My God, I thank Thee, who hast made
The earth so bright
So full of splendour and of joy
Beauty and light
So many glorious things are here
Noble and right

I thank Thee, more, that all our joy
Is touched by pain
That shadows fall on brightest hours
That thorns remain
So that earth’s bliss may be our guide
And not our chain

For Thou, who knowest Lord, how soon
Our weak heart clings
Hast given us joys, tender and true
Yet all with wings
So that we see, gleaming on high
Diviner things

I thank Thee, Lord that here our souls
Though amply blest
Can never find, although they seek
A perfect rest
Nor ever shall, until they lean
On Jesus’ breast

(Adelaide Anne Procter 1825-64).

Animals in Glory?

When a Christian suffers the grief of the loss of a pet, the question might be asked: ‘Will I ever see my beloved cat again, or are the photos and pleasant memories of her all I’ll ever have now?’ It would be pastorally insensitive to dismiss such questions out of hand, but we cannot give an affirmative answer from the Bible, so it is best to leave the question with God.

In Isaiah 11:6, however, we read that in the age to come, ‘The wolf shall dwell with the lamb, and the leopard shall lie down with the kid and the calf and the lion and the fatling together, and a little child shall lead them.’ This might suggest that animals will indeed be part of the redeemed universe – although the language might also be symbolic, used to give us an insight into the time when the curse – ‘nature red in tooth and claw’ – will be finally eradicated. Similarly, in Romans 8:21 Paul anticipates the time when ‘the creation itself will be set free from its bondage to decay and obtain the glorious liberty of the children of God.’ As animals are part of creation, can we thus speculate that they, too, then will share in the resurrection at the last day?

Christ is all

Speculation apart, when a Christian is beset by loss and grief, the promises of Scripture shine all the more brightly. ‘The LORD is good, a stronghold in the day of trouble; He knows those who take refuge in Him’ (Nahum 1:7). We cannot give the assurance that Christians will be reunited with their pets, but we can say with confidence that, from what we know of the God revealed in the Bible, His grace will be more than sufficient for them, and that He does not and will not deny His children anything needed for their true well being and ultimate happiness. Even if our pets will not be resurrected with us, ‘the sufferings of this present time are not worth comparing with the glory that is to be revealed to us’ (Romans 8:18).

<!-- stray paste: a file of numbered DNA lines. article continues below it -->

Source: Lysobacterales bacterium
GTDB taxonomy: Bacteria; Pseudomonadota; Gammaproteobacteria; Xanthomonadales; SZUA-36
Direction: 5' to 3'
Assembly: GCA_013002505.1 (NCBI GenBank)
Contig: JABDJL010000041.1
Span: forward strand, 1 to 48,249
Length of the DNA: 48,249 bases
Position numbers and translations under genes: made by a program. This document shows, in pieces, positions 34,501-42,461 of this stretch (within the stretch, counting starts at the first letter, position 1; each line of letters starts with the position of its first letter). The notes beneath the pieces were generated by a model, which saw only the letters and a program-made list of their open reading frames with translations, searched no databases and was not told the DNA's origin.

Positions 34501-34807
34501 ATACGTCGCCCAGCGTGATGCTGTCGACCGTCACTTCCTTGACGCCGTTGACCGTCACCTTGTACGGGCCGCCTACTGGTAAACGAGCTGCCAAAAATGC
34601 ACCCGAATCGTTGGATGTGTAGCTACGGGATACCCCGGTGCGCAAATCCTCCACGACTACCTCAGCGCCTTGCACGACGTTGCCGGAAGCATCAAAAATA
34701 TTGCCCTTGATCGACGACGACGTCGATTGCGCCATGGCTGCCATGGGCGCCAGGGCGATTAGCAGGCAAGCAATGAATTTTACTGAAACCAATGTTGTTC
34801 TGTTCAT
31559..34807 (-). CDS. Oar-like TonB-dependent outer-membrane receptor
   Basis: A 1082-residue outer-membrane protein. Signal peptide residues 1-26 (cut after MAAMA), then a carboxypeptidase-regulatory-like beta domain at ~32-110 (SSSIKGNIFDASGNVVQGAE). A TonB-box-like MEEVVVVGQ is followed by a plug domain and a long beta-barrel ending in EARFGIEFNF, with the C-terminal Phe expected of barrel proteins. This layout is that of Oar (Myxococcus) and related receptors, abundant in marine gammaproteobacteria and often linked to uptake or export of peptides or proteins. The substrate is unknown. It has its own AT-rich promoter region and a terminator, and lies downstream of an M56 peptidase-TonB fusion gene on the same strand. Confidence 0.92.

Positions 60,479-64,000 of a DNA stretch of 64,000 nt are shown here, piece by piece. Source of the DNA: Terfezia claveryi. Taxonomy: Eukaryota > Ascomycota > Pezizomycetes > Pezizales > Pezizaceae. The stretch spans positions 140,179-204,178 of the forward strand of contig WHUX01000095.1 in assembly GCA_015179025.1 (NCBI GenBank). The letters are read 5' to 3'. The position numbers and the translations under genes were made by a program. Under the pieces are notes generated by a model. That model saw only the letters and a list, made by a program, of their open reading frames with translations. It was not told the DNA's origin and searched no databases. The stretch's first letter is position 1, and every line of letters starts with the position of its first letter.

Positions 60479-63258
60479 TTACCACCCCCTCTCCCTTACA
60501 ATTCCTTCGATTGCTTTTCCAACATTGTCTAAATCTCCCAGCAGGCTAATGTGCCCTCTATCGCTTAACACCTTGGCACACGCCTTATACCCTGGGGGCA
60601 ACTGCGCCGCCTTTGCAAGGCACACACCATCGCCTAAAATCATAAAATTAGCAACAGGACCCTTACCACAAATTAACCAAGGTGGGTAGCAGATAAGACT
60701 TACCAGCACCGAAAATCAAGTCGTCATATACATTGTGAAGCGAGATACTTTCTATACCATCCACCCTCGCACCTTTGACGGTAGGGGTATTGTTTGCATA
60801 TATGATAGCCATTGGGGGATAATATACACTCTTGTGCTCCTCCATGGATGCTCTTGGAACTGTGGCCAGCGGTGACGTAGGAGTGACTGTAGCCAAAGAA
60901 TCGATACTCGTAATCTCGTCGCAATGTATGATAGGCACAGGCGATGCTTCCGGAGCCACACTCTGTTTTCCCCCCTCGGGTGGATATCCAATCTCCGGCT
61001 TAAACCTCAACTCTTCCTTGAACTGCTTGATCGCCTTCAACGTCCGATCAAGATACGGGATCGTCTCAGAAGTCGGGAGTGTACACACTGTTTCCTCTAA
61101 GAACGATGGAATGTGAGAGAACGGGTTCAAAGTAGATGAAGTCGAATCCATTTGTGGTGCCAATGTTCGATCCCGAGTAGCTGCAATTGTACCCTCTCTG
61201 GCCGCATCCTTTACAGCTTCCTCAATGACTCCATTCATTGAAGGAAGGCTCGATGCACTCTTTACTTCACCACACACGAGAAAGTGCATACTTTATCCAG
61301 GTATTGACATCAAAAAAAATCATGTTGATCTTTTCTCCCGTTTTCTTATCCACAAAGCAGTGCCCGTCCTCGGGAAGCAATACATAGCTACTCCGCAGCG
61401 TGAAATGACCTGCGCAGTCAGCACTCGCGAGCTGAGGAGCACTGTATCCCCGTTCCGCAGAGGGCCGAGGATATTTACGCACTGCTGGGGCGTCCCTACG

Christ Himself will be the glory of the age to come. God Himself will ‘be everything to every one’ (1 Corinthians 15:28).  This world is characterised by both tears and smiles, but Scripture holds out the glorious hope that one day, God’s children will be eternally safe and eternally satisfied in His near presence, for ‘God Himself will be with them; He will wipe away every tear from their eyes, and death shall be no more, neither shall there be mourning nor crying nor pain any more, for the former things have passed away’ (Revelation 21:3,4).


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Last Update: 2013-08-12 16:41